Chris Knipp Writing: Movies, Politics, Art

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PostPosted: Wed Mar 14, 2012 12:27 pm 
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Having a child in rural China

The story told here is of a young woman, Huan Huan, who is having an adulterous affair with a boyish-looking married doctor called Wang. Huan Huan herself is married to a fat, brutish gambler, Yue Lin, a squirmy little man who sits around smoking cigarettes. Dr. Wang is married to Chunfeng, who can't seem to produce a child. Yue Lin winds up taking bribes from Wang for keeping mum about Wang's affair with his wife. Wang also gives Huan Huan pocket money and pays a large fine to the local family planning committee so Huan Huan's brother can return to the village.

When Yue Lin is humiliated by the police and Wang's clinic is shut down by the local government so he has no more money for payoffs, Yue Lin beats Wang to death. Now Huan Huan is pregnant, evidently by Dr. Wang. As the film draws to a close Chunfeng and Huan Huan are out by the local lake talking about Chenfeng raising Huan Huan's baby as her own. All along Huan Huan has wanted to leave her village to work in a big city, but it's looking as if she won't.

This first feature feels like student work of a rather stiff kind. The choppy editing and lousy acting reminded me of Ying Liang's 2005 Taking Father Home. If the latter looked even cruder that's because video cameras keep getting better. While static camera setups are poetic in the hands of Asian artists like Tsai Ming-liang or Hou Hsiau-shen, they just seem like the easy way out here.

Song Chuan's version of rural China is a place of petty corruption, mutual blackmail, a life without beauty or grace. People ignore the "one child" law, and the local police exact bribes for having this overlooked, and for other things. Punctuating the film are excerpts from very curious song and dance videos (real, not made by the filmmaker) in which men and women apparently advertise prostitution, or maybe just sex. These are shown at public gatherings that include not only old folks, but kids. The characters of Huan Huan often use obscene and abusive language.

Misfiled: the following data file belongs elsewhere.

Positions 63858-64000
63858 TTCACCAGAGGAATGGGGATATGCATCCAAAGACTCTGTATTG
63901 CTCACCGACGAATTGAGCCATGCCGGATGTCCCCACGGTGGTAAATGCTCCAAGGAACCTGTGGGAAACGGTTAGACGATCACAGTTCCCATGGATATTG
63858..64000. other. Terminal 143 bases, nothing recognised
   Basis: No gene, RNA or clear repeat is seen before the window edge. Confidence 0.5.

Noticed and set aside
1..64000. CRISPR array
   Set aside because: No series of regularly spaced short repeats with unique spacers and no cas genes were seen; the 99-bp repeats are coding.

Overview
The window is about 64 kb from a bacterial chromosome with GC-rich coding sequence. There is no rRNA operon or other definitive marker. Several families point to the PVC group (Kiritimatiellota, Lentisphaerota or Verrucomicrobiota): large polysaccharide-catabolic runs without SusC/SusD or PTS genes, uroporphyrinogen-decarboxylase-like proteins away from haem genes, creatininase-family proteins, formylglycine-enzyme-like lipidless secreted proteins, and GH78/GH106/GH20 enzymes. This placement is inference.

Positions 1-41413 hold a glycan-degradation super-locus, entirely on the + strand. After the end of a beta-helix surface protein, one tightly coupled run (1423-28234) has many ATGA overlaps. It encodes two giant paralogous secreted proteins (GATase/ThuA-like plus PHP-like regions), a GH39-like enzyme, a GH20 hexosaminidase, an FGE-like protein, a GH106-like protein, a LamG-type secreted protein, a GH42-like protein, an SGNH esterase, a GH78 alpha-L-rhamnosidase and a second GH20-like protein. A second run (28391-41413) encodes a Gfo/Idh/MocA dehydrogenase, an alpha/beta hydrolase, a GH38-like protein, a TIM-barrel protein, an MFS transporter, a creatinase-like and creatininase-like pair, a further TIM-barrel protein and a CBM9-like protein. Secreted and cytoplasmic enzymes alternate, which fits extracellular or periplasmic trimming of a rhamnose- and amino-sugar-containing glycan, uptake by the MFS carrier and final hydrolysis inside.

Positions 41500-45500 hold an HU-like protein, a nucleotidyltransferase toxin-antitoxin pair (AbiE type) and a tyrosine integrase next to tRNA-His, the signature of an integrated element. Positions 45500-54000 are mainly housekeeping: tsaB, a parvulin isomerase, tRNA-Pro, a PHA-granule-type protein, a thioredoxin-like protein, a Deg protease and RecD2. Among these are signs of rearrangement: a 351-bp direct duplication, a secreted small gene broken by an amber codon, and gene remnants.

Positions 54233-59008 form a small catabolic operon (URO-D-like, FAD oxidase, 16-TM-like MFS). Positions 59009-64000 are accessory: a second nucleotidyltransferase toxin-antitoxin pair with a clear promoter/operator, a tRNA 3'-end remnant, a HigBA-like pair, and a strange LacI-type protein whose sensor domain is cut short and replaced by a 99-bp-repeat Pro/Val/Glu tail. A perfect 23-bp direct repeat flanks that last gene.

You wouldn't think any of this, which by the way has none of the style or penetration of the films of Jia Zhang-ke or his generation, was the sort of thing the Chinese government would want shown as part of contemporary reality, and yet this was shown at the UCCA (Ullen Center for Contemporary Arts) in Beijing, and was supplied to the Film Society of Lincoln Center by the Chinese Consulate General in New York. The 32-year-old Song's film was nominated for best feature at the second China (Hangzhou) Youth Digital Film Contest. And he is a graduate of the National Academy of Chinese Theater Arts, has worked in films and TV since 2006 and worked on his own films since 2002.

Huan Huan may have been chosen for festival showing as an artifact of the modern China and again, as with the (far more accomplished) filmmakers from Iran, some films are sought by international festivals to encourage underground work challenging the status quo in their repressive country of origin, regardless of artistic accomplishment.

Huan Huan was watched for this review among screenings for the MoMA-Film Society of Lincoln Center March 21-April 1, 2012 series New Directors/New Films, and will be shown to the public in ND/NF at these times and places:

Tuesday, March 27th | 9 PM | FSLC
Wednesday, March 28th | 6 PM | MoMA

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